A judge on Tuesday sentenced a Vallejo man to 30 years to life in state prison for his role in the shooting death in West Oakland in 2015 of a 17-year-old boy who Oakland City Councilwoman Lynette Gibson McElhaney considered to be her grandson.
Shiheim Johnson, who turned 23 on Tuesday but was only 19 at the time, could have faced more than 80 years in state prison for his first-degree murder conviction for the fatal shooting of Torian Hughes in the 900 block of Mandela Parkway at about 1:40 p.m. on Dec. 20.
But Alameda County Superior Court Judge Rhonda Burgess struck Johnson’s convictions for two counts of unlawful gun use and his prior robbery conviction for sentencing purposes, which significantly reduced his prison term.
Burgess said she struck those factors because a psychologist hired by the defense submitted a report indicating that Johnson functions at a low intellectual level, as he scored in the bottom 1 percent on an intellectual test, and suffers from significant cognitive impairment, incomplete brain development and a learning disability.
Burgess also said Johnson’s family was significantly dysfunctional, as he had limited and inadequate parental supervision and his parents, especially his father, were incarcerated for lengthy periods. In addition, Burgess said that before Johnson was arrested, he was addicted to cannabis and opiates, as he began using cannabis on a daily basis at the age of 12 and started using opiates regularly at the age of 15. Burgess said the term of 30 years to life that she’s imposing is still “serious and is commensurate with the crime he (Johnson) has committed.”
The judge said imposing more time “would result in a sentence that is unjust” because Johnson wasn’t the person who fatally shot Hughes, as the teen who allegedly shot Hughes is being prosecuted separately in the juvenile court system.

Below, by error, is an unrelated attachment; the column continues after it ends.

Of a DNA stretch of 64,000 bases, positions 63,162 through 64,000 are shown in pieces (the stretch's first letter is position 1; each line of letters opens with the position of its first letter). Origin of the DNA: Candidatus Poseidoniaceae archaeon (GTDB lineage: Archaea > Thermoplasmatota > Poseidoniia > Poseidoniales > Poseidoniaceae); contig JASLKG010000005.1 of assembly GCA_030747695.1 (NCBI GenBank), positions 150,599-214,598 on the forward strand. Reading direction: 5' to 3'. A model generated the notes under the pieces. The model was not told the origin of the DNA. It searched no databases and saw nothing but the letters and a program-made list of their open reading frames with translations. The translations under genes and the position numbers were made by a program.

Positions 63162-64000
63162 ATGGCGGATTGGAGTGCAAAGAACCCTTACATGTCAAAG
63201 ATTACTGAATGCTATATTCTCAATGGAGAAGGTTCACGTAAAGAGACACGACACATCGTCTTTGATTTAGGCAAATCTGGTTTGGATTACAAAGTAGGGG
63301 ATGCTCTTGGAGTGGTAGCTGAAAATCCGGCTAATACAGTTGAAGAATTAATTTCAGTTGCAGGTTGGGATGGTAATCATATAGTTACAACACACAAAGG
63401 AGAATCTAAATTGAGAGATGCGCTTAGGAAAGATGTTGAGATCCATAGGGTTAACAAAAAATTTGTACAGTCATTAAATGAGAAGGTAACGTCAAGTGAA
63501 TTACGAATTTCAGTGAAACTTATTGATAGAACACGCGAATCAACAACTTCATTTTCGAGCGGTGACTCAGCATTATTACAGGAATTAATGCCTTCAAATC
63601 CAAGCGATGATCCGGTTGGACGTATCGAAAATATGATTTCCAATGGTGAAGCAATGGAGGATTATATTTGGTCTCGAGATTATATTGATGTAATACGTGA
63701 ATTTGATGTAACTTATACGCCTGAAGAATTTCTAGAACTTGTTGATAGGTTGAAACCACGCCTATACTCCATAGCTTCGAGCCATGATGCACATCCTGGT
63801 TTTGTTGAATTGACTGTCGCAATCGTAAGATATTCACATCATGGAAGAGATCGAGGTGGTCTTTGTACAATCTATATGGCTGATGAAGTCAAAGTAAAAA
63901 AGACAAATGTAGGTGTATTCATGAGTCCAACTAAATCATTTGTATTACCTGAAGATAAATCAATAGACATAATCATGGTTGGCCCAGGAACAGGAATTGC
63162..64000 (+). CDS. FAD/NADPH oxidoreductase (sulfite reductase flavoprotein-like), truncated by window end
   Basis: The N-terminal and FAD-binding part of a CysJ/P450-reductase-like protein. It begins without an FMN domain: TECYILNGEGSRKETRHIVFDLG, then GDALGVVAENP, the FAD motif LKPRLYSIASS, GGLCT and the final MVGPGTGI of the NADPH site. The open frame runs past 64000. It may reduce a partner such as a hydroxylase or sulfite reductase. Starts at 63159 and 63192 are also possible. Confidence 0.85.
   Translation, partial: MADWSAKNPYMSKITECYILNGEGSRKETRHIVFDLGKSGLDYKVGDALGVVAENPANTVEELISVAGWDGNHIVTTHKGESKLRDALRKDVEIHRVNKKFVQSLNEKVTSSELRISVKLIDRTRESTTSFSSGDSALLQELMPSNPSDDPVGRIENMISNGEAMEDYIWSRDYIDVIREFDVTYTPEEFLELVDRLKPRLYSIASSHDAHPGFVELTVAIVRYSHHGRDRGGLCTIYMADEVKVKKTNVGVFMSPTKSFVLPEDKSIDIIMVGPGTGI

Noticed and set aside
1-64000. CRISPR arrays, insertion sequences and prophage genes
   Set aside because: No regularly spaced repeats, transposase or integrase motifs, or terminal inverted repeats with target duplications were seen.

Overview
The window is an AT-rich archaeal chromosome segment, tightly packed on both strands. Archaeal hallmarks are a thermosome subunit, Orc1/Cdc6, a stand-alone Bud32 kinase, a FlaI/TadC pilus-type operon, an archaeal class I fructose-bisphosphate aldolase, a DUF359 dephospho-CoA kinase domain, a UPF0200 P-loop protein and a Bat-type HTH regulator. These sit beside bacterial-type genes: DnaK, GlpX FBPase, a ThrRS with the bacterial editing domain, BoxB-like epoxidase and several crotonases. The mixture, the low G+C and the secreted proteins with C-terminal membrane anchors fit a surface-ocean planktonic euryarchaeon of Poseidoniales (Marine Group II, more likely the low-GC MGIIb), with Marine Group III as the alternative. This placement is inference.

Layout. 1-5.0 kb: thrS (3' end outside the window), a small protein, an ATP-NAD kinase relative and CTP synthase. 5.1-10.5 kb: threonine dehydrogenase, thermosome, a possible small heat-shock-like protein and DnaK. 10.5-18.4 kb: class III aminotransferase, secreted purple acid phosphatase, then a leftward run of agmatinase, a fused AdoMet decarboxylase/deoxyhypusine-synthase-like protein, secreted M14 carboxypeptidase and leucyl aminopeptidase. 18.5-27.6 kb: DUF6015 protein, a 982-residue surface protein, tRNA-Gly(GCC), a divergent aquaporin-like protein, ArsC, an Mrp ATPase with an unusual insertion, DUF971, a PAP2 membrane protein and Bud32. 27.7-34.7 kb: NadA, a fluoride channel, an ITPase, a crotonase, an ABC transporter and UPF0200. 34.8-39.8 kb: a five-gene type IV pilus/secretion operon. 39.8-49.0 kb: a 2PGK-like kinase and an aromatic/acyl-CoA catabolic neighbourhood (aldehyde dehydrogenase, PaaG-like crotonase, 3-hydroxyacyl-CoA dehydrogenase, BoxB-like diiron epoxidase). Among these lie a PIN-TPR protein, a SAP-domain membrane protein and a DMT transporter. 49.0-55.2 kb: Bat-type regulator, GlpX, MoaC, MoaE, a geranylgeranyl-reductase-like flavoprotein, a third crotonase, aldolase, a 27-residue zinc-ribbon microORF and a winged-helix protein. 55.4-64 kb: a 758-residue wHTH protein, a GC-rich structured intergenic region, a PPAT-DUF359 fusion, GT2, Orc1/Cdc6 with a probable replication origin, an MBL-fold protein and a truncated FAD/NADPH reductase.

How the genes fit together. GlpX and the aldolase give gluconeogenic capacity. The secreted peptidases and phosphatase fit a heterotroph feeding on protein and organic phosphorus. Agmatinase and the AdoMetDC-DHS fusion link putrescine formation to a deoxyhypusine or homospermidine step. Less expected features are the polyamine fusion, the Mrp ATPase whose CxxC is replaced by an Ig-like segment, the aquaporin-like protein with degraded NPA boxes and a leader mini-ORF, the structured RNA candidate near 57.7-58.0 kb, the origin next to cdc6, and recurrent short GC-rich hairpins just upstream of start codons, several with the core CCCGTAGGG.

Although Johnson didn’t pull the trigger, jurors convicted him of first-degree murder because they found that he was a major participant in the shooting and acted with reckless indifference to human life. Prosecutor Tim Wagstaffe told jurors during Johnson’s trial that Johnson and the alleged shooter, who was 15 at the time, had “a harebrained idea to commit an armed robbery” but it went wrong and led to the fatal shooting of Hughes.
Wagstaffe said Hughes wanted to buy a gun from the 15-year-old and Johnson because he had recently been assaulted on BART and felt that he needed to protect himself.
Wagstaffe alleged that Johnson pointed a gun at the head of Hughes’ cousin, who was with Hughes, took a cellphone and cash from him and then directed the 15-year-old boy to shoot Hughes.
McElhaney, who helped raise Hughes and considered him to be her grandson, attended most of Johnson’s trial but missed its conclusion because she had to go to Los Angeles to deal with another tragedy, the fatal shooting of her 21-year-old son Victor McElhaney in Los Angeles on March 10. Victor McElhaney was a drummer and was a senior at the University of Southern California’s Thornton School of Music and was shot in an apparent botched robbery at a convenience store about a mile from the university campus.
Lynette Gibson McElhaney didn’t attend Johnson’s sentencing Tuesday but Hughes’ mother Audrey Candy Corn did.
After the hearing, Candy Corn embraced Johnson’s mother in the hallway outside Burgess’ courtroom, saying:
“We stand together in solidarity.”
Johnson’s mother, who declined to give her name, said, “Shiheim is deeply apologetic for what happened and wishes he could turn back the hands of time” so that the shooting wouldn’t have occurred.
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